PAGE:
Spokesman:  Let me see… I don’t have any language on that with me here.

  Five hours later, no answer from Dujarric - who had, it emerged, provided notice of Ban Ki-moon's visit to the US White House only to the same UN Censorship Alliance president, Giampaoli Pioli, who unilaterally granted a UN screening of "Lies Agreed To" after renting one of his apartments to Sri Lanka's Palitha Kohona. This is today's UN.

Back on June 24, Inner City Press asked UN Spokesman Dujarric:

Inner City Press: Sri Lanka.  I wanted to get your comment on this, given the Secretary-General's historic involvement.  It's been now confirmed by the Foreign Minister there that the promised internal domestic human rights investigation into crimes in the final stages of the conflict is now not going to take place until September, and now this is being laid off on elections, due to the failure to dissolve parliament.  So, I guess, given that the Secretary-General, it seems, kind of supported the delay, what's the response?

Spokesman Dujararic:  I don't have any language on that, but I will harvest some for you.

  But the language "harvested" did not address the delay. Dujarric's deputy Farhan Haq on June 25 returned with this answer to Inner City Press:

"We were also asked earlier about accountability in Sri Lanka.  I can say that the new Government in Sri Lanka has passed a constitutional amendment which, if implemented appropriately, brings renewed hope for democracy and the rule of law.  In this regard, it is important that the Government consults broadly with all political parties, civil society, and above all victims and their families, to ensure full national support and ownership of these processes.

"The Office of the High Commissioner for Human Rights remains engaged in discussions with the Sri Lankan authorities on the need for transparent and inclusive processes to develop credible mechanisms for accountability and reconciliation."

  So delaying or even dispensing with the promised domestic war crimes investigation is now OK with Ban's UN? We'll have more on this.

Back in May, with the UN's already long delayed report into war crimes in Sri Lanka postponed until at least September, now one of those most responsible for the crimes in 2009, Jagath Dias of the 57th Division, was named Chief of Staff of the Army.

  One wondered if those recently praising the Sri Lankan government, from UN Secretary General Ban Ki-moon to US Secretary of State John Kerry during his visit two weeks ago will say anything about this.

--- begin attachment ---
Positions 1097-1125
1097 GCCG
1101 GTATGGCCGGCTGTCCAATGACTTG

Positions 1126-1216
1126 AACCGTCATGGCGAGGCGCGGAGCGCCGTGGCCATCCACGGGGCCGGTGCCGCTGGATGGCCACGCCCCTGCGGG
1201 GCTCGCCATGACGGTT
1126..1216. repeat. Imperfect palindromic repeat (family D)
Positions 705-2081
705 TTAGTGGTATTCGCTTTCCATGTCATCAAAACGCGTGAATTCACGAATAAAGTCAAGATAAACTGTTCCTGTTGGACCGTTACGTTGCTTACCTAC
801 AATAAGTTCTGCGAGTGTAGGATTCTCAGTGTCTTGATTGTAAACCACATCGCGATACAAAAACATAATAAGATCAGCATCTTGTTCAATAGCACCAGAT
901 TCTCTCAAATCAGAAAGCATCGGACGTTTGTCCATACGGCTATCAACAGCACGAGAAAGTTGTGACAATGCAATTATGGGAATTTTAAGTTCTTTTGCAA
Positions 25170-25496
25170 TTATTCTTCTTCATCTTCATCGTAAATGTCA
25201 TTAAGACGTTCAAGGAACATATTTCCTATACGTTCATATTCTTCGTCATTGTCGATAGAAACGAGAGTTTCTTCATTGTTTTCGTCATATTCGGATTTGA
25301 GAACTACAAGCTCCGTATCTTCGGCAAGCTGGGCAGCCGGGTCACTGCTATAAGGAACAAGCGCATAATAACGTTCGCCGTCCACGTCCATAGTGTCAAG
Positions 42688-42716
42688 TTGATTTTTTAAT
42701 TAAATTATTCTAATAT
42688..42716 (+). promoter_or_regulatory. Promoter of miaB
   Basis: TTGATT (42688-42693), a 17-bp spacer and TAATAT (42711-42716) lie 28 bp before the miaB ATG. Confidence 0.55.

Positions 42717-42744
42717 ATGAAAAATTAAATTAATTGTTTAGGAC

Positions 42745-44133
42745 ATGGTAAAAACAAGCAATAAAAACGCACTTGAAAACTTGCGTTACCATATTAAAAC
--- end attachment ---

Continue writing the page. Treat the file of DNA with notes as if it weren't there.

On May 18, Inner City Press asked Ban's deputy spokesperson Farhan Haq if Ban had any comment on Dias, named in Ban's own report on Sri Lanka, getting this post.

  Haq said to wait and see what the Human Rights Council says -- the Human Rights Council which already delayed release of their report. Video here.

  Dias was ejected from Germany and Switzerland, as a Sri Lankan diplomat, for his past.  At the UN, equally problematic military figure Shavendra Silva at a screening of the Rajapaksa government's war crimes denial film "Lies Agreed To" chided Inner City Press for attribution to him the acts of Dias' 57th Regiment.

  Now Silva is in War College in India and Dias is Army chief of staff. Will anything be said by UN High Commissioner for Human Rights Prince Zeid, now embroiled in a scandal about OHCHR's seeming cover up for child rapes by French troops in the Central African Republic, and letting French UN Peacekeepin chief Herve Ladsous try to fire the OHCHR whistleblower? What has changed?

 Inside the UN in September 2011 the government's "Lies Agreed To" -- but NOT "No Fire Zone" -- was screened.  When Inner City Press reported on the screening, then on the background fact that the person who agreed to the screening, Giampaolo Pioli, had previously been the landlord of Palitha Kohona, who as Sri Lanka's Ambassador requested the screen in the UN hosted by the United Nations Correspondents Association, then and now headed by Pioli, demands for censorship and expulsion began.

 Unhappy with Inner City Press reporting, Pioli demanded that the story come down.

  When Inner City Press instead of censorship offered amplifications and to publish a letter to the editor of any length, Pioli rejected it and pushed to get Inner City Press thrown out. After some of this was reported in the media in Sri Lanka, and Inner City Press informed Pioli of this and of death threats it had received, Pioli refused to suspend his campaign, instead trying to use the threats as leverage to get Inner City Press to publish a "box," that he would dictate, on the front of its website.

  In this audio clip, after Inner City Press informed Pioli and other UNCA Executive Committee members that their kangaroo court proceeding had given rise to death threats, Pioli demands a "box of apology... as long as it is Inner City Press."

  This is what UNCA became, the UN's Censorship Alliance, and what it is, and functions as. Inner City Press when its elected term on the UNCA Executive Committee ended quit the group and co-founded the new Free UN Coalition for Access, now defending the rights of journalists from Somaliland to Bangladesh and beyond. We will have more on this.

Pioli & Ban Ki-moon, Sri Lanka war crimes denial not shown. UN Photo/Mark Garten

And it has been on HuffPost Live, here. Watch this site.